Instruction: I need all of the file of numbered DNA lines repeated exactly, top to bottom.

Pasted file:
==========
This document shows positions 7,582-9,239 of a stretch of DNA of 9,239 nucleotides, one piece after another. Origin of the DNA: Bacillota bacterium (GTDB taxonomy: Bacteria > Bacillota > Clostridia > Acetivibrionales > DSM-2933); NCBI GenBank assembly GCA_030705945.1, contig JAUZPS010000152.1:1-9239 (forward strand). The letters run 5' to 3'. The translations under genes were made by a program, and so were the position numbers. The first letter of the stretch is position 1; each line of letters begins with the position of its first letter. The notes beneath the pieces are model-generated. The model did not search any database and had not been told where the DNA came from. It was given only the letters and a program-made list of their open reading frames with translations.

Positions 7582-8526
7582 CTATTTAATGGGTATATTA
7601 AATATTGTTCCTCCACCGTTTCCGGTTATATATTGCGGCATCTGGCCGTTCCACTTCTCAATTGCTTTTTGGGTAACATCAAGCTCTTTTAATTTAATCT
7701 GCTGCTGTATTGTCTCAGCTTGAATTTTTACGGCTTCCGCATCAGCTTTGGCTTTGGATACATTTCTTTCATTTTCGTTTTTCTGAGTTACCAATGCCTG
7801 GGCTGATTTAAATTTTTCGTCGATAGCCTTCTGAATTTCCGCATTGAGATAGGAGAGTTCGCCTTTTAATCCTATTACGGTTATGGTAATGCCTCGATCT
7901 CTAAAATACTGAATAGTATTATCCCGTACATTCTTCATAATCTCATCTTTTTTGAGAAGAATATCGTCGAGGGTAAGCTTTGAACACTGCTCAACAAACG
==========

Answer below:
This document shows positions 7,582-9,239 of a stretch of DNA of 9,239 nucleotides, one piece after another. Origin of the DNA: Bacillota bacterium (GTDB taxonomy: Bacteria > Bacillota > Clostridia > Acetivibrionales > DSM-2933); NCBI GenBank assembly GCA_030705945.1, contig JAUZPS010000152.1:1-9239 (forward strand). The letters run 5' to 3'. The translations under genes were made by a program, and so were the position numbers. The first letter of the stretch is position 1; each line of letters begins with the position of its first letter. The notes beneath the pieces are model-generated. The model did not search any database and had not been told where the DNA came from. It was given only the letters and a program-made list of their open reading frames with translations.

Positions 7582-8526
7582 CTATTTAATGGGTATATTA
7601 AATATTGTTCCTCCACCGTTTCCGGTTATATATTGCGGCATCTGGCCGTTCCACTTCTCAATTGCTTTTTGGGTAACATCAAGCTCTTTTAATTTAATCT
7701 GCTGCTGTATTGTCTCAGCTTGAATTTTTACGGCTTCCGCATCAGCTTTGGCTTTGGATACATTTCTTTCATTTTCGTTTTTCTGAGTTACCAATGCCTG
7801 GGCTGATTTAAATTTTTCGTCGATAGCCTTCTGAATTTCCGCATTGAGATAGGAGAGTTCGCCTTTTAATCCTATTACGGTTATGGTAATGCCTCGATCT
7901 CTAAAATACTGAATAGTATTATCCCGTACATTCTTCATAATCTCATCTTTTTTGAGAAGAATATCGTCGAGGGTAAGCTTTGAACACTGCTCAACAAACG